[London]: [late 1800s]. A very scarce collection of Lushington's privately printed writings. All were printed by the Chiswick Press. Vernon Lushington (1832-1912) was an English solicitor, a Positivist, an associate of many famous writers and artists, a friend of the Pre-Raphaelites, and the father of the model for Woolf's Mrs. Dalloway. He remains virtually unknown today, but recently available family archives reveal how interesting and important figure he was. It was Lushington who arranged the first meeting between his friend Dante Gabriel Rossetti and Edward Burne-Jones. He contributed to The Oxford and Cambridge Magazine and remained a long-time friend of William Morris, often visiting Kelmscott Manor. There was also a close connection between the Lushington and the Stephen family. After his wife died, Lushington's three daughters were taken under the wing of Julia Stephen, wife of Leslie Stephen, and mother of Virginia Woolf. The eldest daughter, Kitty, became the model for the eponymous heroine of Woolf's novel Mrs. Dalloway. Lushington's views on Positivism, politics, and literature are clearly evident in the occasional poetry he wrote and had printed by the Chiswick Press. This collection comprises: 1) Positivist Hymns, London, 1885. First edition. Original wrappers. 60 pages. 2) Moses. [London n.d.] First edition. Original wrappers. 28 pages. 3) St. Paul. [London, n.d.] First edition. Original wrappers.17 pages. 4) Sonnets on the Positivist Calendar. [London, n.d.]. Original wrappers. 5) Good for Evil: or a Marriage in Kensington Square. [London, n.d.] 7 pages. 6) Remembered Words. [London, n.d.]. Original wrappers. 27 pages. 7) A Slab Tomb in Rome [London, n.d.] 12 pages. 8) Prophetic. [London, n.d.]. 2 pages. Some light wear and browning to the wrappers but still very good copies of such fragile publications. POE/103014. Very Good.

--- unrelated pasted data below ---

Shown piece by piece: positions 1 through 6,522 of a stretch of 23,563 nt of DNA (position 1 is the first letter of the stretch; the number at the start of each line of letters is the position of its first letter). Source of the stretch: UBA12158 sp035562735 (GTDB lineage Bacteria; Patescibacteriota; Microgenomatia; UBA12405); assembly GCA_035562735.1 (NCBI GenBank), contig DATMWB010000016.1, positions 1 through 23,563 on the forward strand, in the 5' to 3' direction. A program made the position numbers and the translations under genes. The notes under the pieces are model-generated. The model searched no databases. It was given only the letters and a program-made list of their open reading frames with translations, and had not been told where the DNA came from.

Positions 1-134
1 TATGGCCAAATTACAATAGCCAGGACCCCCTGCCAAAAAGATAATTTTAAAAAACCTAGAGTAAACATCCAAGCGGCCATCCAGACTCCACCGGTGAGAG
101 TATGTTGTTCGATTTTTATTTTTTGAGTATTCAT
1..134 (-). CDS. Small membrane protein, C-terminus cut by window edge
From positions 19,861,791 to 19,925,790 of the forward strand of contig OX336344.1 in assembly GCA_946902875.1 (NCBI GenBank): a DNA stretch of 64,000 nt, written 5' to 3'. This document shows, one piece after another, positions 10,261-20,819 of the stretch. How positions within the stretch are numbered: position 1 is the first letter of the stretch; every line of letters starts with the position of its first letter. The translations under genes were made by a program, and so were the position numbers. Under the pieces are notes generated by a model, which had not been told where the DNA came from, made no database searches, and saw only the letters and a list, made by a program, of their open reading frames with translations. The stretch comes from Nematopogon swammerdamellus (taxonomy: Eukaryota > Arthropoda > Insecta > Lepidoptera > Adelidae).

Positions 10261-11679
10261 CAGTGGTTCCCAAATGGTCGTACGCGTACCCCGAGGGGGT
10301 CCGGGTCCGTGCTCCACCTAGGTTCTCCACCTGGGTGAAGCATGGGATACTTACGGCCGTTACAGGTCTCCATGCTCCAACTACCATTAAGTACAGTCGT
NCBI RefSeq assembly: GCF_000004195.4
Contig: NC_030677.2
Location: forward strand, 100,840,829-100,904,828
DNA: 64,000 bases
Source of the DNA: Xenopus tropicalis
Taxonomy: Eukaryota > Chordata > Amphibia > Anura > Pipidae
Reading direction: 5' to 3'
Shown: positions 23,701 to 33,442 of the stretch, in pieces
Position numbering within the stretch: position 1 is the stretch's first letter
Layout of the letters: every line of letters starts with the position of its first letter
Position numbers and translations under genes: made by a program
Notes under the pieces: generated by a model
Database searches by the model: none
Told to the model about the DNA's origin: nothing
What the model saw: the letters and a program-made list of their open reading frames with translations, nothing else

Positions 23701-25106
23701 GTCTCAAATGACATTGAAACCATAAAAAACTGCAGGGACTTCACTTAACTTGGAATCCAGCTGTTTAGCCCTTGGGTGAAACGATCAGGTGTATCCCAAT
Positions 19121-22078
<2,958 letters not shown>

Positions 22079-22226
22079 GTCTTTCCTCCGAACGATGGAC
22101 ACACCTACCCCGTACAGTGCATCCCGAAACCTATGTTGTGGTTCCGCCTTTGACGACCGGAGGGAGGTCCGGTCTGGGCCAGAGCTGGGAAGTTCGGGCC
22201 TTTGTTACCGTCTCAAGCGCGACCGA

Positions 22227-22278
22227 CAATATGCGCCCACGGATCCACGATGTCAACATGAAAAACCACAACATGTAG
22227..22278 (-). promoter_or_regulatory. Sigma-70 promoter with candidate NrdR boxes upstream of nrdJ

Philadelphia: George R. Graham, 1843. Hardcover. Many first printings of Poe's stories, poems, and criticism first appeared in the periodicals, newspapers, and annuals of the time. Volumes 22 and 23 of Graham's Magazine include several first printings of his works. Volume XXII includes the first printing of his poem “The Conqueror Worm" on page 32, as well as the first printing of the criticism “Our Amateur Poets. No. I. – Flaccus [pen name of Dr. Thomas Ward],” on pages 195-198. Volume XXIII includes “Our Amateur Poets. No. III. – William Ellery Channing,” on pages 113-117, and “Our Contributors. No. VIII. – Fitz-Greene Halleck,” on pages 160-163. This volume also contains first printings of Poe’s reviews of the books Brief Account of the Discoveries and Results of the United States Exploring Expedition on pages 164-165, J. F. Cooper’s Wyandotte on pages 261-264, and Robert Tyler’s Death; or Medorus’ Dream, on pages 319-320 (unsigned but attributed to Poe by Mabbott and W. D. Hull). The volumes also include contributions from such major literary figures of the time as Longfellow, Cooper, Bryant, Lowell, and Dana. Both volumes are bound together in three-quarter red leather with brown marbled paper covered boards. Leather is faded, bumped and scraped, and paper boards are scuffed and chipped. First and last signatures pulling away but text block is otherwise tight. Intermittent browning and foxing but pages generally clear and legible. Each volume has a number of engravings that were moved from the original locations when the magazines were bound together into one book. Binder's ticket "Leander Brigham" affixed to front pastedown. Very good minus condition. Volume 22 has 368 pages; Volume 23 has 320 pages. LIT/011018. Very Good.